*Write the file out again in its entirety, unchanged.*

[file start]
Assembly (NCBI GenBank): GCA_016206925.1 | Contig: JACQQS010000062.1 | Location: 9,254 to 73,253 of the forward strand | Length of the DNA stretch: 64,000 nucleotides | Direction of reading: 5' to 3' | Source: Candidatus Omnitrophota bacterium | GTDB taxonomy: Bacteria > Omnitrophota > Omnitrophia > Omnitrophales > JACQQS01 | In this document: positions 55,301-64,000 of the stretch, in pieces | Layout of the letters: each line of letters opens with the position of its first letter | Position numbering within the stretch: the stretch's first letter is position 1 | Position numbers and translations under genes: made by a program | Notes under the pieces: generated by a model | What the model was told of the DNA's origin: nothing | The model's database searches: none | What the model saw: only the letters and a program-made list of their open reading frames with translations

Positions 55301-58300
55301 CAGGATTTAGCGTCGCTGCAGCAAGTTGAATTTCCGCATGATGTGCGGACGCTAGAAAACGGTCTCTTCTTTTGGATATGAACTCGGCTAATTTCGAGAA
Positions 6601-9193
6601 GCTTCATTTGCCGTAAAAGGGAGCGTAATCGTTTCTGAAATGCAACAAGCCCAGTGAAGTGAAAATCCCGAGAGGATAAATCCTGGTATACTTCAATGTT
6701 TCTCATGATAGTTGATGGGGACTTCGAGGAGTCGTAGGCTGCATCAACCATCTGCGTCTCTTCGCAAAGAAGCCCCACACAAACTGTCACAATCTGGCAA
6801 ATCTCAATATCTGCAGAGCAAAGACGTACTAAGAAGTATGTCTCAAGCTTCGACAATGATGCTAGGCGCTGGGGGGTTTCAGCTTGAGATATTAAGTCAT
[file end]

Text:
Assembly (NCBI GenBank): GCA_016206925.1 | Contig: JACQQS010000062.1 | Location: 9,254 to 73,253 of the forward strand | Length of the DNA stretch: 64,000 nucleotides | Direction of reading: 5' to 3' | Source: Candidatus Omnitrophota bacterium | GTDB taxonomy: Bacteria > Omnitrophota > Omnitrophia > Omnitrophales > JACQQS01 | In this document: positions 55,301-64,000 of the stretch, in pieces | Layout of the letters: each line of letters opens with the position of its first letter | Position numbering within the stretch: the stretch's first letter is position 1 | Position numbers and translations under genes: made by a program | Notes under the pieces: generated by a model | What the model was told of the DNA's origin: nothing | The model's database searches: none | What the model saw: only the letters and a program-made list of their open reading frames with translations

Positions 55301-58300
55301 CAGGATTTAGCGTCGCTGCAGCAAGTTGAATTTCCGCATGATGTGCGGACGCTAGAAAACGGTCTCTTCTTTTGGATATGAACTCGGCTAATTTCGAGAA
Positions 6601-9193
6601 GCTTCATTTGCCGTAAAAGGGAGCGTAATCGTTTCTGAAATGCAACAAGCCCAGTGAAGTGAAAATCCCGAGAGGATAAATCCTGGTATACTTCAATGTT
6701 TCTCATGATAGTTGATGGGGACTTCGAGGAGTCGTAGGCTGCATCAACCATCTGCGTCTCTTCGCAAAGAAGCCCCACACAAACTGTCACAATCTGGCAA
6801 ATCTCAATATCTGCAGAGCAAAGACGTACTAAGAAGTATGTCTCAAGCTTCGACAATGATGCTAGGCGCTGGGGGGTTTCAGCTTGAGATATTAAGTCAT